What Executive Functions Skills Are & Why You Should Want to Get Coached on Them

Executive Functions are the ways you interact with the world in the present and future. Executive Function skills include:

• Goal Setting
• Planning
• Task Initiation
• Prioritizing
• Time Management
• Organizing
• Working Memory
• Focus
• Shift/Flexibility
• Meta-cognition
• Self Inhibition
• Emotional Regulation

All brains are not the same. How strong or weak one is on a specific executive function skill varies from person to person. Usually a person is strong in a few executive functions skills, weak in some other executive function skills and maybe middling on the remaining executive function skills. Each person’s brain has its own “equation.”

Whether I am working with someone affected by ADHD or someone who is simply weak in some executive function skills, the goal is to find ways for them to utilize their strengths to help compensate for their weaknesses. The first step is evaluating which executive function skills are stronger than others. Once we know that, we then evaluate what executive functions skills are needed for the person to achieve what they wish to achieve. Obviously, you use all of your executive function skills, but depending upon your goals, you will need some executive function skills more than others.

Different work situations demand different skills. Knowing your strengths can help you figure out how to work better for your own success and for the success of collaborative projects, success with people you supervise and success in your business or organization.

If the case of collaboration you want to choose people to work with whose strengths in executive function skills are in areas you are weak in. For example, if you are collaborating on building a bridge and you are not good at time management, you certainly want someone on your team who excels at that executive function skill. In a collaborative situation you want to create a situation where the executive function skills required to achieve success are fully represented. Usually this means more that you need more than one person.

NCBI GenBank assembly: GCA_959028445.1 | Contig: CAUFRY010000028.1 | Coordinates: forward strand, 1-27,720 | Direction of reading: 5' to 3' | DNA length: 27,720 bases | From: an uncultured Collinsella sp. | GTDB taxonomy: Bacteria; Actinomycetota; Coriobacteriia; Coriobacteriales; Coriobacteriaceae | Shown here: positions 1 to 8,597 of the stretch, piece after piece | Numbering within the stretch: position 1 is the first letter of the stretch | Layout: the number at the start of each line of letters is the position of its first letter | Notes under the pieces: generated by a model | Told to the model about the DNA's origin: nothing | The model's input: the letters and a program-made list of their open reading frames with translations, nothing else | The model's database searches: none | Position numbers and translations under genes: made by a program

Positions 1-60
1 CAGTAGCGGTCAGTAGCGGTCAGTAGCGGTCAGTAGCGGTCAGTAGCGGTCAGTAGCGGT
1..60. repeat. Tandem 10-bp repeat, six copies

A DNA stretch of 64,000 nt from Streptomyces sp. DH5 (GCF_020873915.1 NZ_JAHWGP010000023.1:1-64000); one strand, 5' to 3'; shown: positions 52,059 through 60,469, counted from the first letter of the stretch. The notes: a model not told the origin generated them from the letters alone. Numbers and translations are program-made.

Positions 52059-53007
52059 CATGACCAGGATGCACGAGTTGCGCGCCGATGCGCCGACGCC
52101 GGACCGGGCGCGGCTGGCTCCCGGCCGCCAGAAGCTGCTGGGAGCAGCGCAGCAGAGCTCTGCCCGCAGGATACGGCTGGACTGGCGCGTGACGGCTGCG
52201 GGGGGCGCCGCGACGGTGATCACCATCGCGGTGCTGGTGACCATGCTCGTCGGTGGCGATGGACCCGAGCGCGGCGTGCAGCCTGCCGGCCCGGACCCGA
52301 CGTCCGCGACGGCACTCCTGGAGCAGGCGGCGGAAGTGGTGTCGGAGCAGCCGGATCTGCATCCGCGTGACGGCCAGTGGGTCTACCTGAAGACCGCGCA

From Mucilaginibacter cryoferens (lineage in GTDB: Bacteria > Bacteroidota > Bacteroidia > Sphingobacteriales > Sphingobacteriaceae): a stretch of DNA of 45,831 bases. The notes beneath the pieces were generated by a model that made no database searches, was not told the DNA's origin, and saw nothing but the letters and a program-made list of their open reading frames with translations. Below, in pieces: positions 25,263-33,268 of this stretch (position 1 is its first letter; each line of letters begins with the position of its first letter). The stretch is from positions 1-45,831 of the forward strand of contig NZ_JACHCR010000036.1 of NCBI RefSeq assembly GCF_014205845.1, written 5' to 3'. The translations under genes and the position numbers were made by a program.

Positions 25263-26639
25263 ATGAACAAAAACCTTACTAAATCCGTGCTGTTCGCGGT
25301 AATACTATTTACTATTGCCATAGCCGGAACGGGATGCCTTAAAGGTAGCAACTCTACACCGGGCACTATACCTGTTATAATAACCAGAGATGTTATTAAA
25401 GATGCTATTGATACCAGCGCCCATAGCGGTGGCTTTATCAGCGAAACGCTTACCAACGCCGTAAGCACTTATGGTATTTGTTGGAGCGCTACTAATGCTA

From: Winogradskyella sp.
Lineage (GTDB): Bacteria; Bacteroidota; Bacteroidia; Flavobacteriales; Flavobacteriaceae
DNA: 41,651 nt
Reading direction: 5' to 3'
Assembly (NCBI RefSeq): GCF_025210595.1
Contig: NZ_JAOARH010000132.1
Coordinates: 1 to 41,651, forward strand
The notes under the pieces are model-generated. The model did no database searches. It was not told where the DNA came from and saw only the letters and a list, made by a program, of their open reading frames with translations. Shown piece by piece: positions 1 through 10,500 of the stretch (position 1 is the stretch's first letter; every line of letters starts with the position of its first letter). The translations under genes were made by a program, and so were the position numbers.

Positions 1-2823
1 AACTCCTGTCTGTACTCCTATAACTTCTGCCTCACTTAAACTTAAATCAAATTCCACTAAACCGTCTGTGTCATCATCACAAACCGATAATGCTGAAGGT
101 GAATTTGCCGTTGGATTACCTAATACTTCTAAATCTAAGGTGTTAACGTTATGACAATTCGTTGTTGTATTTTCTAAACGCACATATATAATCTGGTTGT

So it follows if you supervise people, figuring their strengths and weaknesses regarding their executive function skills and knowing your own will give you excellent guidance on how to run your department.

If you own your own business, you want your first hires to be strong in skills you are somewhat weak in. Many an ADHD entrepreneur has gone under because their first hires did not to fill in where they were weak. Instead, they may hire like-minded people who have the same deficits that they do. This results in a new business growing with big blind spots.

Having a coach that knows a great deal about executive function skills can help you boost your performance and also the performance of the people around you. The more you know about yourself regarding executive function skills the better you will be at seeing other people’s skill sets and how to best mesh with them and/or lead them.

As stated in the beginning, executive function skills are the way you interact with the world in the present and the future. The right coaching can help maximize your strong executive function skills and find ways to compensate for your weaker executive function skills provided you work with a coach who understands executive function skills and their importance to success.

Abigail Wurf, PCC, M.Ed helps professionals, entrepreneurs, and small business owners affected by ADHD and/or Executive function issues achieve success in business and in life. Located in Washington DC, Abigail works with clients in person, over the phone and over the Internet. Her new book, “Forget Perfect: How to Succeed in Your Profession and Personal Life Even if You Have ADHD,” is loaded with tips to help overwhelmed people get things done and be more strategic about how to live their lives. To receive a free consult from Abigail, make a request through the contact form and she will get back with you to schedule.